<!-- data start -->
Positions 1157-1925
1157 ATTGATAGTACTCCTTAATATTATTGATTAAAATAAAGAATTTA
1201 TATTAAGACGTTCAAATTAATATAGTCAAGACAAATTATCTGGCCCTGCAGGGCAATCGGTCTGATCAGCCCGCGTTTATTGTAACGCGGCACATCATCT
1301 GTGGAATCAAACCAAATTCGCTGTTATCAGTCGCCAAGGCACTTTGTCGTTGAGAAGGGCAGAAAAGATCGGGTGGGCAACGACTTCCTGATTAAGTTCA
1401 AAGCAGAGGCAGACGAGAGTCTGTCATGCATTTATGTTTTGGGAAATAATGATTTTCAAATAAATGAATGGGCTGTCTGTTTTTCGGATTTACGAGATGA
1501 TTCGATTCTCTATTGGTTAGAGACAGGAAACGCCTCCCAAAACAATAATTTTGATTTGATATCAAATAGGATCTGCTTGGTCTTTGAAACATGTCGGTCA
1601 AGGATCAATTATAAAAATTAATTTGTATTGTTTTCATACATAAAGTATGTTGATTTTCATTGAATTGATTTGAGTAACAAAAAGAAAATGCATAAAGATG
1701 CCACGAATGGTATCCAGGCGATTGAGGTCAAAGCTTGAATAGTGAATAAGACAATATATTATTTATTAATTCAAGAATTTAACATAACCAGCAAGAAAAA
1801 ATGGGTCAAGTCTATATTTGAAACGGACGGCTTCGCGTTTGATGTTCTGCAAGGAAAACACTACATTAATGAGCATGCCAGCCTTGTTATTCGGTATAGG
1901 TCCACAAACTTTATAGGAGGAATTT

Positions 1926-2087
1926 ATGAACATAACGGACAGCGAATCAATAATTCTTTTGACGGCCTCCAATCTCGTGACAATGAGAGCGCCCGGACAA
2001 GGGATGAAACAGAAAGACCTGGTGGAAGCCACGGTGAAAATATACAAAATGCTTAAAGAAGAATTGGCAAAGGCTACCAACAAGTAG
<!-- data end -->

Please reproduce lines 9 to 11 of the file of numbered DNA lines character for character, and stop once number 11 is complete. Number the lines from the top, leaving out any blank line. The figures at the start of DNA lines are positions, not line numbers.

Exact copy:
1801 ATGGGTCAAGTCTATATTTGAAACGGACGGCTTCGCGTTTGATGTTCTGCAAGGAAAACACTACATTAATGAGCATGCCAGCCTTGTTATTCGGTATAGG
1901 TCCACAAACTTTATAGGAGGAATTT

Positions 1926-2087